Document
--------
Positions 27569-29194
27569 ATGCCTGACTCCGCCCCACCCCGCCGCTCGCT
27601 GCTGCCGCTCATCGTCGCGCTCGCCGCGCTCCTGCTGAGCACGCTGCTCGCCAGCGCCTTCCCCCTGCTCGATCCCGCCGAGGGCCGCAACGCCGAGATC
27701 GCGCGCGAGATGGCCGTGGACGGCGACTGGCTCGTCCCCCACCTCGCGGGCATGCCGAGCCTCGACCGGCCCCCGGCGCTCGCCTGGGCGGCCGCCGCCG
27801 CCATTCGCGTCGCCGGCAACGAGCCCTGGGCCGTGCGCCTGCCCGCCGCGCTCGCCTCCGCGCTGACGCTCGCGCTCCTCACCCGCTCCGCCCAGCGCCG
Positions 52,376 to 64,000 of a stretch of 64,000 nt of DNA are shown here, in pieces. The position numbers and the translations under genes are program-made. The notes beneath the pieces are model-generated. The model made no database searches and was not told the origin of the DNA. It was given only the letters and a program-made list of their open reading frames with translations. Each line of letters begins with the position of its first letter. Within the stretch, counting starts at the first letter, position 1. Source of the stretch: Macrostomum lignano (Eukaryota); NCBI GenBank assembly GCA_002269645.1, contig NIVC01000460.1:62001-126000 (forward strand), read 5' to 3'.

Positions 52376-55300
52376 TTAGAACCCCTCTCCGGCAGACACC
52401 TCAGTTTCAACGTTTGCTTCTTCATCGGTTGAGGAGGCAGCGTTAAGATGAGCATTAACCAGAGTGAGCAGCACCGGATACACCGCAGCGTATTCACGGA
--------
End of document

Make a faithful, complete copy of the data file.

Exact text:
Positions 27569-29194
27569 ATGCCTGACTCCGCCCCACCCCGCCGCTCGCT
27601 GCTGCCGCTCATCGTCGCGCTCGCCGCGCTCCTGCTGAGCACGCTGCTCGCCAGCGCCTTCCCCCTGCTCGATCCCGCCGAGGGCCGCAACGCCGAGATC
27701 GCGCGCGAGATGGCCGTGGACGGCGACTGGCTCGTCCCCCACCTCGCGGGCATGCCGAGCCTCGACCGGCCCCCGGCGCTCGCCTGGGCGGCCGCCGCCG
27801 CCATTCGCGTCGCCGGCAACGAGCCCTGGGCCGTGCGCCTGCCCGCCGCGCTCGCCTCCGCGCTGACGCTCGCGCTCCTCACCCGCTCCGCCCAGCGCCG
Positions 52,376 to 64,000 of a stretch of 64,000 nt of DNA are shown here, in pieces. The position numbers and the translations under genes are program-made. The notes beneath the pieces are model-generated. The model made no database searches and was not told the origin of the DNA. It was given only the letters and a program-made list of their open reading frames with translations. Each line of letters begins with the position of its first letter. Within the stretch, counting starts at the first letter, position 1. Source of the stretch: Macrostomum lignano (Eukaryota); NCBI GenBank assembly GCA_002269645.1, contig NIVC01000460.1:62001-126000 (forward strand), read 5' to 3'.

Positions 52376-55300
52376 TTAGAACCCCTCTCCGGCAGACACC
52401 TCAGTTTCAACGTTTGCTTCTTCATCGGTTGAGGAGGCAGCGTTAAGATGAGCATTAACCAGAGTGAGCAGCACCGGATACACCGCAGCGTATTCACGGA